Grad Core Phylogenetics 2014

UTK EEB requires new graduate students to take an intensive team-taught course covering ecology and evolution. I present the phylogenetics portion (tree creation and tree use).
Note the anonymous feedback form: Suggest changes while it can still help you in class.

Fall 2014:

This year I am teaching the entire phylogenetics portion. Here is the syllabus (PDF) and lectures are below; the recorded videos are here.

  1. Intro to phylo (PDF), R exercise
  2. Likelihood, Bayes, model selection, bootstrap. (PDF), R exercise, R exercise answers Background reading: Lewis 2001
  3. Ingredients for phylogenetic methods. PDF. Background reading: O’Meara 2012
  4. DNA models, heterogeneity, alignment (PDF). Mesquite, Tracy Heath’s Beast Tutorial
  5. Continuous traits and tree stretching (PDF). R script
  6. Gene tree incongruence. Background reading: Maddison 1997 PDFQuiz
  7. Species, speciation, taxonomy PDF
  8. Diversification PDF

Study Guide
I had three main goals in this section: making sure you know what sort of questions you can address using phylogenies, having some idea of what methods are available (or close to being available, with a little work) to answer these questions, and having the basic understanding to read and know how to build a tree.
Things you won’t have to know: the difference between gamma and kappa, the equation for multivariate normal, authors behind methods, or similar specifics that you’ll forget again in a month. What I do want you to know:

  • How are trees made?
  • Why are trees made?
  • Compare and contrast a phylogram and a chronogram.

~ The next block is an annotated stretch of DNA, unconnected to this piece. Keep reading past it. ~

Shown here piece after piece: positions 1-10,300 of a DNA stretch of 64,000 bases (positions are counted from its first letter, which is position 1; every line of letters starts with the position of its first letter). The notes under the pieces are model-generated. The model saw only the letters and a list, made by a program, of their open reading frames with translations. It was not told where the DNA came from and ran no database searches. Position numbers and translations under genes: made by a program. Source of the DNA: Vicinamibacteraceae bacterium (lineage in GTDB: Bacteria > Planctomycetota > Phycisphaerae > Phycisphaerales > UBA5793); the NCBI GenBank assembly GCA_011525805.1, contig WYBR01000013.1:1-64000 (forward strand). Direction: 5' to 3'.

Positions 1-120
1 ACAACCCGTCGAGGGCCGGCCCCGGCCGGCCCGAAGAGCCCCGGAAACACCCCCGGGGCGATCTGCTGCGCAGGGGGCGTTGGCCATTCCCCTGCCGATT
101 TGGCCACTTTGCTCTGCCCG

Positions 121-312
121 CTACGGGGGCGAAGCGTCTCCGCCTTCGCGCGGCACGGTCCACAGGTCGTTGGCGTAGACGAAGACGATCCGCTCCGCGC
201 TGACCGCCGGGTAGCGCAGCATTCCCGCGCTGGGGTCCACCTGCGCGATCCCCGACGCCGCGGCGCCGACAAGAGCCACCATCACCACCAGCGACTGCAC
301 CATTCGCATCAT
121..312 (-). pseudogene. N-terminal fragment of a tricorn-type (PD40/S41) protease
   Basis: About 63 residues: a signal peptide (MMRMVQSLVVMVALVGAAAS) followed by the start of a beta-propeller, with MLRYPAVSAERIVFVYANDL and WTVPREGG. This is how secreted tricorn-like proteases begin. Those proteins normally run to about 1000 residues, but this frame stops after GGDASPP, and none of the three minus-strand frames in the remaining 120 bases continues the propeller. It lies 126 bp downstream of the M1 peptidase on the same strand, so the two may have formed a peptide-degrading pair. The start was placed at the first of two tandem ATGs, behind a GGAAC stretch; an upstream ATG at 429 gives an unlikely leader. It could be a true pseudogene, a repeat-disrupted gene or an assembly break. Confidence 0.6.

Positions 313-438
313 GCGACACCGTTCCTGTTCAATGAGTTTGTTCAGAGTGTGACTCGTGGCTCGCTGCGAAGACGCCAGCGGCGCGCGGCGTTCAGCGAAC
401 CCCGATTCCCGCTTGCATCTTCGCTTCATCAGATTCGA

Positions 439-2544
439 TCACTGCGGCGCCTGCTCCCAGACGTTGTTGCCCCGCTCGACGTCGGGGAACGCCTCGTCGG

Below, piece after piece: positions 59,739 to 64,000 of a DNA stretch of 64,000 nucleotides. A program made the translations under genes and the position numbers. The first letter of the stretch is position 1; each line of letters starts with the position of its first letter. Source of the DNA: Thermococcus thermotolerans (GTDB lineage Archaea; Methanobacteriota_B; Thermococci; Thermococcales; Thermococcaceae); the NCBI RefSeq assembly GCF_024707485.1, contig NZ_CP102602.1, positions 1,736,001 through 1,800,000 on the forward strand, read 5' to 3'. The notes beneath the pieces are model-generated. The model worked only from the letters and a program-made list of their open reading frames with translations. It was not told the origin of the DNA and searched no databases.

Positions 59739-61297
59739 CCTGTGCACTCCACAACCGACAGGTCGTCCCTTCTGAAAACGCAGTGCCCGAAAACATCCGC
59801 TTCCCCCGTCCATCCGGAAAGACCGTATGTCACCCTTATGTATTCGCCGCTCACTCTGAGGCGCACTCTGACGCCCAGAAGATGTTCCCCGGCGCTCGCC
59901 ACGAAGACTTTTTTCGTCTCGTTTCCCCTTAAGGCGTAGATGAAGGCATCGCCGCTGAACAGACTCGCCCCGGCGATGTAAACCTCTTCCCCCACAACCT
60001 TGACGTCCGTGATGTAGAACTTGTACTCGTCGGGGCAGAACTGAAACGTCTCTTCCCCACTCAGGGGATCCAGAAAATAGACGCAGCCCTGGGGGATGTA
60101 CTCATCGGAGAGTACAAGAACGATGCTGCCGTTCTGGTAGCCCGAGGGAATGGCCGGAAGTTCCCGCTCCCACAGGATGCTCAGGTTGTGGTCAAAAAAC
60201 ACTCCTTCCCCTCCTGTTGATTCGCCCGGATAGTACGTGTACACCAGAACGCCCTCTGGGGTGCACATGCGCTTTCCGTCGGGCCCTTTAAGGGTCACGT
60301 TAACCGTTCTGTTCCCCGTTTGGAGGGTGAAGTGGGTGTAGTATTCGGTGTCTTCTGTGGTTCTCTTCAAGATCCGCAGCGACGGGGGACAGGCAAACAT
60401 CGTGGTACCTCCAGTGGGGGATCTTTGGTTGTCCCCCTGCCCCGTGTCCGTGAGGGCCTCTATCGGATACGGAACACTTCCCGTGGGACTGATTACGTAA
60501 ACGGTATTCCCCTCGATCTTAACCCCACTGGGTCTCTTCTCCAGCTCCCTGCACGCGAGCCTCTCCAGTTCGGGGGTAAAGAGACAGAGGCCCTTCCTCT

• Given a tree, answer questions about its topology or other features (i.e., what’s the closest relative to X on the tree?).
  • Compare and contrast bootstrapping and Bayesian approaches for understanding uncertainty.
  • What is a continuous time Markov chain with a finite state space?
  • Why do we care about the above?
  • How are models for DNA related to models for a binary morphological trait?
  • Connect the central limit theorem to the multivariate normal. Why does this make sense for an evolutionary model?
  • What is independent contrasts? When would you use this?
  • What are ways to deal with heterogeneity of processes on a tree? Why is this important?
  • What is tree stretching? What questions does this let you ask?
  • What are sister group comparisons used for?
  • What is the difference between Bayesian and likelihood approaches?
  • Compare and contrast hypothesis testing, model selection, and parameter estimation.
  • What are some approaches to understanding diversification?
  • Why are there methods for jointly looking at diversification and trait evolution?
  • Given a certain biological question, I may ask you what sort of approach you would take to it. The various empirical examples should help with this.

Note that this is the content I want you to know, but not necessarily the questions. There would not be time for these to be essay questions, so I will ask for some of this information in short answer questions and just a few essays.